Many years ago, when I was copying paintings at the Prado and the Met, out of the corner of my eye, I would watch tourists stand in front of incredible paintings for 5 seconds before moving on. One after another. Eventually, they’d get to the painting that I was copying, and they’d linger, looking at the painting, looking at my copy. I could almost hear them thinking, “Why is he copying this one? What’s so special about it?” That’s when I realized that one of the gifts that artists have is they get to point things out, to get people to look a little more closely. Our interest becomes infectious.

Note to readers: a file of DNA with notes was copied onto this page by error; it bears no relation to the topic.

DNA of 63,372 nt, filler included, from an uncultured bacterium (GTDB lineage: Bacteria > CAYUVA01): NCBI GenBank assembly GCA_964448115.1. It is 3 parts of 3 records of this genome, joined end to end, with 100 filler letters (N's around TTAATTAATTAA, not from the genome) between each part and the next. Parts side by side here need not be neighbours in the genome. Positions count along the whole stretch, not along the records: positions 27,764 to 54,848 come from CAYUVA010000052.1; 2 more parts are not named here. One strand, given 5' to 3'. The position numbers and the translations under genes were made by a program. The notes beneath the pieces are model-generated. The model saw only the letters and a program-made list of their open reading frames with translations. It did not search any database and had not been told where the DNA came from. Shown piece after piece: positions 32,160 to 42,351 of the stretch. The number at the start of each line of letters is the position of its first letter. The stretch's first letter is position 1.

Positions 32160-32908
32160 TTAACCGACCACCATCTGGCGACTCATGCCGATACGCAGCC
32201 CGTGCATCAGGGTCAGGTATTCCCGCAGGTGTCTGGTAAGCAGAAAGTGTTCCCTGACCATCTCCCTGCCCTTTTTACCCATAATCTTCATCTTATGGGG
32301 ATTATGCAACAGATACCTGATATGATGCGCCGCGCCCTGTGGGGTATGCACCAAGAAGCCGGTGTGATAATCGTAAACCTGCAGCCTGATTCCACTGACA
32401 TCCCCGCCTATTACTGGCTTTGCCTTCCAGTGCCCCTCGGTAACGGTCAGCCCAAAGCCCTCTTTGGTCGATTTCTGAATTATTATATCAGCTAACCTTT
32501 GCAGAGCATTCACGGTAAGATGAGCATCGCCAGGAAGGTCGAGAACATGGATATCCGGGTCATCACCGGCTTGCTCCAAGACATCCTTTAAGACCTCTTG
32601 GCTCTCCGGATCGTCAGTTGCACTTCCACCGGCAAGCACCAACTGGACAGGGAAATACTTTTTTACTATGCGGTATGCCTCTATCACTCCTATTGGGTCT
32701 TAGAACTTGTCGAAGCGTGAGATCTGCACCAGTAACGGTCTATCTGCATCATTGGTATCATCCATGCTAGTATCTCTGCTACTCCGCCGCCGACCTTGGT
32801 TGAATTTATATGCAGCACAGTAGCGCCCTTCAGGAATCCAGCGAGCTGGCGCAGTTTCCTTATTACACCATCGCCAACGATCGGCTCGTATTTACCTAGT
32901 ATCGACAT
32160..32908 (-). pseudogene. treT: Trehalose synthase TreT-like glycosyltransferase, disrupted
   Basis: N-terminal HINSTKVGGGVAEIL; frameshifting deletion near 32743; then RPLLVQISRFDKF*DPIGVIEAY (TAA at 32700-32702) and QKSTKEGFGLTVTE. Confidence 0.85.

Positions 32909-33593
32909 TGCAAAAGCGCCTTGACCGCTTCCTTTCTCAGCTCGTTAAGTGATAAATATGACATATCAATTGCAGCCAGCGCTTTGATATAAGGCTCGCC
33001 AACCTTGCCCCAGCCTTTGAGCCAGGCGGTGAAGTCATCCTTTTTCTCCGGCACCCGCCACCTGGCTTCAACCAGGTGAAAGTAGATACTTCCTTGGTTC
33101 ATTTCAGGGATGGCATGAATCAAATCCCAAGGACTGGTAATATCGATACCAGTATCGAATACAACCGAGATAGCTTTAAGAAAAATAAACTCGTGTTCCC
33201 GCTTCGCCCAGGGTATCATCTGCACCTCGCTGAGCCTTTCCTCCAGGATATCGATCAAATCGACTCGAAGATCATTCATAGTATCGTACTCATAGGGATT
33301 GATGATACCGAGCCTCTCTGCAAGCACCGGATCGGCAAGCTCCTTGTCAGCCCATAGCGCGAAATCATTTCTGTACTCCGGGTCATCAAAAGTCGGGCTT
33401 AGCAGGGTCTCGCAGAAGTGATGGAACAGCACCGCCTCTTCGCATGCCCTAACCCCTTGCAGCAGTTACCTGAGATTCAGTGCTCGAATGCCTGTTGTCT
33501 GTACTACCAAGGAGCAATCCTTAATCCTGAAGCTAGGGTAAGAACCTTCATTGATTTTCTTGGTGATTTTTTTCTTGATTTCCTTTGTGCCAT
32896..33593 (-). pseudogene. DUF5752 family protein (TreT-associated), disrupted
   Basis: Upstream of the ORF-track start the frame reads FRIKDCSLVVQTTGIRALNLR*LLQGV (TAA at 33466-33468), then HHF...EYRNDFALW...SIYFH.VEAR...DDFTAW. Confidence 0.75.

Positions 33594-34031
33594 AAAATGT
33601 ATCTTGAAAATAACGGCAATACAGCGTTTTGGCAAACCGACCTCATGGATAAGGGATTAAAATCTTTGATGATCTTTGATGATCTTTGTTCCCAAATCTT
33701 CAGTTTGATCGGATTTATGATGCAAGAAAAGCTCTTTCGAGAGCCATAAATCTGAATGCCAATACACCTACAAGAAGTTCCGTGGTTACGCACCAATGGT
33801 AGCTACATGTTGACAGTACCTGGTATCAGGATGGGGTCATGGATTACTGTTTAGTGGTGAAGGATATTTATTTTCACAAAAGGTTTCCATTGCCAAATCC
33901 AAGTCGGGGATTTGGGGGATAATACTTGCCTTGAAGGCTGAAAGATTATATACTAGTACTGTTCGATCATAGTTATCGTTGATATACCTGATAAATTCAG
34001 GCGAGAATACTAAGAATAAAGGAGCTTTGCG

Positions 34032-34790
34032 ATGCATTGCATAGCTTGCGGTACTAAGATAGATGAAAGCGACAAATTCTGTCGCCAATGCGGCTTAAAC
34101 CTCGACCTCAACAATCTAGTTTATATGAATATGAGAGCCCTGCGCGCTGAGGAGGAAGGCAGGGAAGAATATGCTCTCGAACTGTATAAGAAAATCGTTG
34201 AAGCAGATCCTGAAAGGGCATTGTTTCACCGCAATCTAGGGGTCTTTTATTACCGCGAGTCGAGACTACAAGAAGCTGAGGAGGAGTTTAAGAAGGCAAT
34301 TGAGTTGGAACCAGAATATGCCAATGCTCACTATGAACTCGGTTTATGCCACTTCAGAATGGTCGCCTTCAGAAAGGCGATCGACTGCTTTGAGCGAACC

Since I paint in a kind of “realist” tradition, there is so much great work to be influenced by. But I decided long ago, that those paintings, those styles, are rooted in their time. It makes no sense to make work like that today. I’d much rather paint pictures that could only be made now, about the life that I know, even if it may seem boring or like nothing is going on. Because if you stop to look—and think and feel—we are all so very lucky to be alive in 2021.